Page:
Get up at your usual time and start the day. Once everyone has had breakfast now go and change your clock back one hour.

The best way to make the transition to the new time is to split the difference.

If for example your little one usually takes a morning nap round 9:30, you will adjust this to 9:00 am for the 3 days after the time change. It will be a bit of a push for your child because it will actually feel like 10am, but not so much that it will disrupt her overall schedule. Do the same for the others naps.

Let’s say your child usually goes to bed at 7 PM, I recommend putting that child to bed at 6:30 PM for the first 3 days following the time change. (This will FEEL like 7:30 to your child.) And it will take about a week for your child’s body to get used to this.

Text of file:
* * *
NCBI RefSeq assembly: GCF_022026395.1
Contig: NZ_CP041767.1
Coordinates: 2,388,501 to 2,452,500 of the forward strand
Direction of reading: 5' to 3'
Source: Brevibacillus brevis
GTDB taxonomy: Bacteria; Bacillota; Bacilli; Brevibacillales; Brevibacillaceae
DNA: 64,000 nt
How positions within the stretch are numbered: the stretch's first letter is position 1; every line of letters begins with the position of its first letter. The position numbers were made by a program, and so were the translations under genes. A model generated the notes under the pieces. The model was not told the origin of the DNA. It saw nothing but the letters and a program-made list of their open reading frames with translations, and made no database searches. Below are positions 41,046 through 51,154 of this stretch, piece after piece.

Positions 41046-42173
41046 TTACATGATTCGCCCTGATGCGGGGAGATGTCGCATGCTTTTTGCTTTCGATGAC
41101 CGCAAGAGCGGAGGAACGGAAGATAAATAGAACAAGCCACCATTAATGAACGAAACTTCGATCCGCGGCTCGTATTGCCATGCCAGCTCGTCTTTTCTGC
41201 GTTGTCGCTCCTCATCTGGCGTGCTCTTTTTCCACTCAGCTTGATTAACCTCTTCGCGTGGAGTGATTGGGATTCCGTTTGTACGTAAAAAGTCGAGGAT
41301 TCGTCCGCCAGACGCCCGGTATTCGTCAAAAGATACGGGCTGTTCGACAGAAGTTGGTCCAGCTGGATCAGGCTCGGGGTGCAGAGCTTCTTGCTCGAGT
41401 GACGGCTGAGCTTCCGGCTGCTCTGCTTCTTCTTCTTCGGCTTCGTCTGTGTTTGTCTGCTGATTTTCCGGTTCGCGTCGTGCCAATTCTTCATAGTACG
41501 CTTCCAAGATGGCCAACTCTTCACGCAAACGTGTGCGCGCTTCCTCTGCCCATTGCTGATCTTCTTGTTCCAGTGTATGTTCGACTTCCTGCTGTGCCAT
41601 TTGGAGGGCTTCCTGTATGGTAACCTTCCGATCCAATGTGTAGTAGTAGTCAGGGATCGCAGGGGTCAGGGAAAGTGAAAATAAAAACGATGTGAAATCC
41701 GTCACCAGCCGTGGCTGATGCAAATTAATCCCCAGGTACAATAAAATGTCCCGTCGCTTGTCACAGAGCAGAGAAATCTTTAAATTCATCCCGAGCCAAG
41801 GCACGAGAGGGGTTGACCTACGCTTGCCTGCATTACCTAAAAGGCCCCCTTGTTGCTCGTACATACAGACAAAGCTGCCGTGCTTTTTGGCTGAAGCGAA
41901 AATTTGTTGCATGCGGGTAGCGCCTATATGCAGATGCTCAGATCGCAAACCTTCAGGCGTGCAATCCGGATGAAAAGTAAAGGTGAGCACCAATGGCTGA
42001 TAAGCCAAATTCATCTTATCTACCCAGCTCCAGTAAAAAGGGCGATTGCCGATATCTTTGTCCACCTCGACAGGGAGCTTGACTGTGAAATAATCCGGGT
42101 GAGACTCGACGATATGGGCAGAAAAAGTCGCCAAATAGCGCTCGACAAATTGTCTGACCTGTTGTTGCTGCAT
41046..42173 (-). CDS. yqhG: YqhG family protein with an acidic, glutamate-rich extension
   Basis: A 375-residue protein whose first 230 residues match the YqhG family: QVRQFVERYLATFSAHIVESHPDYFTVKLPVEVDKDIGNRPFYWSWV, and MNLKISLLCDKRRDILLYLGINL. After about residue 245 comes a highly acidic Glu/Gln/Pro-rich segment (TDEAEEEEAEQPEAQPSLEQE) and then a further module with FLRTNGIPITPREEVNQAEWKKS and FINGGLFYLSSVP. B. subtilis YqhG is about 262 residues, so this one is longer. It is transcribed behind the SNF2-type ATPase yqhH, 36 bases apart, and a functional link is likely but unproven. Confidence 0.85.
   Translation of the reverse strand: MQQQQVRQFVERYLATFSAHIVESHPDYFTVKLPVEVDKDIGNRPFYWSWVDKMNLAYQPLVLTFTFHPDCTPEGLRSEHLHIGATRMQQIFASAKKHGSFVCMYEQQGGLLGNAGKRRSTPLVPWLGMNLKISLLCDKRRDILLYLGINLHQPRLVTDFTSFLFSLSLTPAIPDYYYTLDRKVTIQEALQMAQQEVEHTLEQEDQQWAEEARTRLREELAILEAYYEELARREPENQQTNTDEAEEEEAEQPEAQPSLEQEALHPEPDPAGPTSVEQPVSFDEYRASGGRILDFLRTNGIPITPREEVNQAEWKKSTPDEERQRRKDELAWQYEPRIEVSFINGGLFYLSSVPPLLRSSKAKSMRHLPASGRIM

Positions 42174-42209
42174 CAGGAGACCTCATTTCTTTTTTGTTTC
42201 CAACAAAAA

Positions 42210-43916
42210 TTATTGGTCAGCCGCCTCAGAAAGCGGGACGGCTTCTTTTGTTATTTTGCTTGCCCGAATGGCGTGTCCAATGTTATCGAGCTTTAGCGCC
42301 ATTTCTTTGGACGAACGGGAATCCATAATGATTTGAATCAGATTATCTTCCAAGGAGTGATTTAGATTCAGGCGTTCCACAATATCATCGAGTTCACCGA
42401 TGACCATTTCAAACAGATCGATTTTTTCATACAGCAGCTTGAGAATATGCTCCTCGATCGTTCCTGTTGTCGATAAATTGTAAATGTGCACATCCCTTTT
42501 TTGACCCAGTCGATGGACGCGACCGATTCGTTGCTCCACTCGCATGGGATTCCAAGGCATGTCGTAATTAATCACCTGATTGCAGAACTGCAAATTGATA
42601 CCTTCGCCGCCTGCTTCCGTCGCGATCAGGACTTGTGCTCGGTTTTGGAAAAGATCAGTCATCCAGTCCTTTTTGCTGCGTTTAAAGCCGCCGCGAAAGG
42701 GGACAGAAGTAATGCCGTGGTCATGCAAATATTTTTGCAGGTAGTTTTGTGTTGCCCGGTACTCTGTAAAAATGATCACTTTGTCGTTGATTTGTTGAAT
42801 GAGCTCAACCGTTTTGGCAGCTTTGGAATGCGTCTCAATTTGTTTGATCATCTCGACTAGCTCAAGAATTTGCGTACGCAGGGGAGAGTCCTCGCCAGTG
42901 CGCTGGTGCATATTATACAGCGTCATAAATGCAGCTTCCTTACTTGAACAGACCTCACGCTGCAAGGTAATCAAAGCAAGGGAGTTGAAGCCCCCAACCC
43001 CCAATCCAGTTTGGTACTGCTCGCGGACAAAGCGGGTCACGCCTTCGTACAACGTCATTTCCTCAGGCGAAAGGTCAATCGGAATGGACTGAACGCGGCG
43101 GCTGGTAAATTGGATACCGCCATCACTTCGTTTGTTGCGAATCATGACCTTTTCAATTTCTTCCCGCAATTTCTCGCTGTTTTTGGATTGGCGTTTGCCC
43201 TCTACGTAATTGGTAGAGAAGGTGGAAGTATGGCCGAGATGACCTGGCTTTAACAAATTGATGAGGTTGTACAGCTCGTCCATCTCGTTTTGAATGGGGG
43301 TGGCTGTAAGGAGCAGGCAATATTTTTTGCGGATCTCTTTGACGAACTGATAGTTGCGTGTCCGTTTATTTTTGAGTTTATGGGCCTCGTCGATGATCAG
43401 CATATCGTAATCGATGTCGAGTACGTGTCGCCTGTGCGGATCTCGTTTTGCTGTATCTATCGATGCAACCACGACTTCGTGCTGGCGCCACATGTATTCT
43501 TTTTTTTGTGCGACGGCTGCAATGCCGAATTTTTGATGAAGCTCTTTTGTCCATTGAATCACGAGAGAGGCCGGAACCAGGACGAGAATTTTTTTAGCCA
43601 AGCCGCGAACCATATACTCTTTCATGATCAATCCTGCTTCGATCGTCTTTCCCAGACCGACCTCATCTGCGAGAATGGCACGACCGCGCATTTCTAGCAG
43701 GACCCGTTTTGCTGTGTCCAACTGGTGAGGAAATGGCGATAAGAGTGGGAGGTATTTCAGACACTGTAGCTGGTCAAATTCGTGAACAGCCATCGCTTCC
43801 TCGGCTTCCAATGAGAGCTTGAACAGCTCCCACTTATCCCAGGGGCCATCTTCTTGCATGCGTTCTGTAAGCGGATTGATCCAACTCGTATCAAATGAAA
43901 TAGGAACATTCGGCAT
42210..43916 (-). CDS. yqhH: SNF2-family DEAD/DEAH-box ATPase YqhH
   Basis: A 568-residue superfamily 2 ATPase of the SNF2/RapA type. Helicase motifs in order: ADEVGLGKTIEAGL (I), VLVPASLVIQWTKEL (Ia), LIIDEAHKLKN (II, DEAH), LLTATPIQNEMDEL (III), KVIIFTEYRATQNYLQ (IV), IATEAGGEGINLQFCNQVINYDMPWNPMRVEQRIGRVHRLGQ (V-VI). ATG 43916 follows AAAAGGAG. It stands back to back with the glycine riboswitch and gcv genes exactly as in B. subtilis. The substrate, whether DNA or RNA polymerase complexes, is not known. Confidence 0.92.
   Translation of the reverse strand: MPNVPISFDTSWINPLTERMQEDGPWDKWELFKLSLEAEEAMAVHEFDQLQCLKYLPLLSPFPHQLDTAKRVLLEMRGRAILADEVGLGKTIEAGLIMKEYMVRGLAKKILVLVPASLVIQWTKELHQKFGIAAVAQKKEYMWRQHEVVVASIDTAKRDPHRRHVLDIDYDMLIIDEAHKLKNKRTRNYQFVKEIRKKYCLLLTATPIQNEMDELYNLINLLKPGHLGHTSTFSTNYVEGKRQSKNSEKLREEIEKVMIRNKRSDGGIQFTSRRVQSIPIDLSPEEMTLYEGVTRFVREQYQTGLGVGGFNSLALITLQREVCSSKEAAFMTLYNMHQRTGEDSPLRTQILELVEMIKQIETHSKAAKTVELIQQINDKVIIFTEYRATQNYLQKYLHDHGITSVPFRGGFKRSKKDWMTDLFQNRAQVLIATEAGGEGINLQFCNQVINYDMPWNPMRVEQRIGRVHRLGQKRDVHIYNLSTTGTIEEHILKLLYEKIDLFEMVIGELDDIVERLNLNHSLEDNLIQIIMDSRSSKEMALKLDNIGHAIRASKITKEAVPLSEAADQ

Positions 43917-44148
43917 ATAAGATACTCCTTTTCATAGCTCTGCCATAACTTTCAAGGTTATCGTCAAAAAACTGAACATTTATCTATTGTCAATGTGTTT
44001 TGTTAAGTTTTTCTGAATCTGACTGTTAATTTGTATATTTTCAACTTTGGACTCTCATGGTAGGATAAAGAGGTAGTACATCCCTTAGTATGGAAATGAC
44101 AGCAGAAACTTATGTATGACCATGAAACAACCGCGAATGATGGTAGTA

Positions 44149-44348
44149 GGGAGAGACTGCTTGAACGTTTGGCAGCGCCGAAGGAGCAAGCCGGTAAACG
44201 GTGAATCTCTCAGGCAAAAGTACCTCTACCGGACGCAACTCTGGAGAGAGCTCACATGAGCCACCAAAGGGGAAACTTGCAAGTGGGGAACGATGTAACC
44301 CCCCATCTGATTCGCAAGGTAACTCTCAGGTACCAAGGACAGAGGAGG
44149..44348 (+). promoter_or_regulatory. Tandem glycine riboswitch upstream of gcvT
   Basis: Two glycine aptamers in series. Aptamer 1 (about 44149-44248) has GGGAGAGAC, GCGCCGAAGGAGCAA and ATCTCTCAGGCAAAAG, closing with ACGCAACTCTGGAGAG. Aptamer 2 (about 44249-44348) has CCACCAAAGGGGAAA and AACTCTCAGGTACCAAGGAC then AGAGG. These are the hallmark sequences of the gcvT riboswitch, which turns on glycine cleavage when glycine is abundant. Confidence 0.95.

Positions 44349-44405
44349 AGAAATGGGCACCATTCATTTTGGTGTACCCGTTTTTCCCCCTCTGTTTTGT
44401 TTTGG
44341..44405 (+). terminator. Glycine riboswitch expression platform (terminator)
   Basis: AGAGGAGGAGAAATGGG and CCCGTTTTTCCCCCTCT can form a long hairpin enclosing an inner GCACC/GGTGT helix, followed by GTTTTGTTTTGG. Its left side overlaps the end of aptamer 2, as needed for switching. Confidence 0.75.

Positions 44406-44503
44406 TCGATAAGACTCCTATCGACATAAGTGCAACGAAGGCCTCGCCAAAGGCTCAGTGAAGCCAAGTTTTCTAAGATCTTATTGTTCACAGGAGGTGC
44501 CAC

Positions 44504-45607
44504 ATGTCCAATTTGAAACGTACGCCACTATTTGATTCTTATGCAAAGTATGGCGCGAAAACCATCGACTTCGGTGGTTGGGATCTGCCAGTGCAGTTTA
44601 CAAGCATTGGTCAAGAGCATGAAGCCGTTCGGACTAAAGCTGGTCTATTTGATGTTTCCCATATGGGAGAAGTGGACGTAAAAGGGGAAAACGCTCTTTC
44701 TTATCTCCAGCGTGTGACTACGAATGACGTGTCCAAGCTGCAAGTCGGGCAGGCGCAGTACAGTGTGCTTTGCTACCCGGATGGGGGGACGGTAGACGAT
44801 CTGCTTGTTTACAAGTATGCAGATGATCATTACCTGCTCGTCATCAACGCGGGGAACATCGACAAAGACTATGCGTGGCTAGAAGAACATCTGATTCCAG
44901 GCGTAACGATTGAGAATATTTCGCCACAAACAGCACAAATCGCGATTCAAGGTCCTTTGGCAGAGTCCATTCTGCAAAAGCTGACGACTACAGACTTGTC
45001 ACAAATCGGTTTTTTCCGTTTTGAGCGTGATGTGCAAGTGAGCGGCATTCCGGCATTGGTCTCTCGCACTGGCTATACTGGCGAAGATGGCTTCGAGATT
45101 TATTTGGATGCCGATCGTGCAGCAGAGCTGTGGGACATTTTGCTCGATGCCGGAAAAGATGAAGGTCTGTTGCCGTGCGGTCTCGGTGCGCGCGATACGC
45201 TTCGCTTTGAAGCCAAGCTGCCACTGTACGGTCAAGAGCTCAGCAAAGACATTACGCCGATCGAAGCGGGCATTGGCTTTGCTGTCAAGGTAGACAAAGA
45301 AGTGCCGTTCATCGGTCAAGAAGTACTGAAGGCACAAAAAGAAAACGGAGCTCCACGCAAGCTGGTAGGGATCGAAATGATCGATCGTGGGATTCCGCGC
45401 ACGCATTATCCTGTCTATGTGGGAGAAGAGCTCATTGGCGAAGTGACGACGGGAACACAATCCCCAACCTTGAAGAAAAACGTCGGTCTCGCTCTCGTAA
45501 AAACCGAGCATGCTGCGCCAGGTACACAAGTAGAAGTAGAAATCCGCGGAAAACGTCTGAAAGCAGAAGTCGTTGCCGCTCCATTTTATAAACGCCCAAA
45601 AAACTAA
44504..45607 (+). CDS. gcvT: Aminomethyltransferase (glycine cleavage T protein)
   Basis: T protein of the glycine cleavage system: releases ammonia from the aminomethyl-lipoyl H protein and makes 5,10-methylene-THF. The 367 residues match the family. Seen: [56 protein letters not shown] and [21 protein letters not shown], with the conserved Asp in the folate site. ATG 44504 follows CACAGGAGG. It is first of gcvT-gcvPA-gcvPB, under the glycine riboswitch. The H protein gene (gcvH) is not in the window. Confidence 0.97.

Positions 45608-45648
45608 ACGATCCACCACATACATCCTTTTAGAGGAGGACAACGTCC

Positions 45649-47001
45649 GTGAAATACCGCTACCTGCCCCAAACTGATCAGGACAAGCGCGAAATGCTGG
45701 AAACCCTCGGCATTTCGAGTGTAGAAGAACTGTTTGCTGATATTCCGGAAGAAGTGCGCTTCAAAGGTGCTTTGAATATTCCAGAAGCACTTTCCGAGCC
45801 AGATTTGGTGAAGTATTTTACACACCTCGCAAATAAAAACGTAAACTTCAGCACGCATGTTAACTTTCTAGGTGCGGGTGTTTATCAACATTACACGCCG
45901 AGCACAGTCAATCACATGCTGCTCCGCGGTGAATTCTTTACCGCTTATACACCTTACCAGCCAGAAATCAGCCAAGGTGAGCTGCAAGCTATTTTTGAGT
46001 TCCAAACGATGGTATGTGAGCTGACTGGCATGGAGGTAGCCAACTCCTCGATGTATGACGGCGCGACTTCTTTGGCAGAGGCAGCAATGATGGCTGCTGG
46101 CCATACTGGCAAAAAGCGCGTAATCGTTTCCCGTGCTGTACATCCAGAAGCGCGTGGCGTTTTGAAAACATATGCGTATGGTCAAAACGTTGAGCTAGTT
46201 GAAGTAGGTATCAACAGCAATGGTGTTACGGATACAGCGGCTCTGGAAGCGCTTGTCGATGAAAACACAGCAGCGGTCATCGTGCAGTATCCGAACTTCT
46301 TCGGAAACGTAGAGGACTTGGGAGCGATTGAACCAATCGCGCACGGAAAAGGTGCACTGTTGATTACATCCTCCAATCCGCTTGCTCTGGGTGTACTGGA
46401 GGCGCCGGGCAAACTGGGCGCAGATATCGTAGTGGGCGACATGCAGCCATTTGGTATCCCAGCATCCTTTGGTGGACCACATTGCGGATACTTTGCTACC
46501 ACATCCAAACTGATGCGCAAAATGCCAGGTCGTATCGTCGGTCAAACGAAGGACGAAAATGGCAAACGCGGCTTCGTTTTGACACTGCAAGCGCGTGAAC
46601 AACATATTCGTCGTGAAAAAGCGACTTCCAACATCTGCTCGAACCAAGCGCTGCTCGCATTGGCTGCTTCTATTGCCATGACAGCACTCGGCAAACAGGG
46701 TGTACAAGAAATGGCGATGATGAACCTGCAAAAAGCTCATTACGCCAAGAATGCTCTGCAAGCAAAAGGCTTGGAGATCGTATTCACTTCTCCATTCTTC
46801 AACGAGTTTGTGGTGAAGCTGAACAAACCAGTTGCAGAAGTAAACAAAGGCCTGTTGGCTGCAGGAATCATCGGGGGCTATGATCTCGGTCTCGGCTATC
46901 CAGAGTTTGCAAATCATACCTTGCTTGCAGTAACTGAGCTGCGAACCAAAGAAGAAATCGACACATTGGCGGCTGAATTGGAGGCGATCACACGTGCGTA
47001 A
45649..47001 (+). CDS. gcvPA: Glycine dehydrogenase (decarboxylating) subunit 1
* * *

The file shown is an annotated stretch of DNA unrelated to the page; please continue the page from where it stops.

If you have children over the age of two, you can put a digital clock in the room and put a piece of tape over the minute numerals, so that they can see if it is 6 o’clock or 7 o’clock, but they cannot see the minutes, which often confuses toddlers. I would just set the clock forward half an hour so that at 6:30, it reads 7:00 and I would let them get up a little earlier than normal, knowing that by the end of the week, they would be back on track and sleep until their normal wakeup time.

If you are dealing with a baby, you cannot do that. Do not rush in as soon as you hear your baby waking up, because you do not want to send a message that getting up at 6 a.m. is okay now. So if she normally wakes at 7:00am, but is now up at 6:00, you will wait until ten after on the first day, and then twenty after the next, then 6:30 the next day and, by the end of the week your baby’s schedule should be adjusted to the new time and she should be waking up at her usual hour.  On the fourth night, just get in line with the new time. So your baby is back to going to bed when the clock says 7:00 pm, and adjust naps to the correct time on day 4 as well.

Are You Addicted To Your Baby Monitor?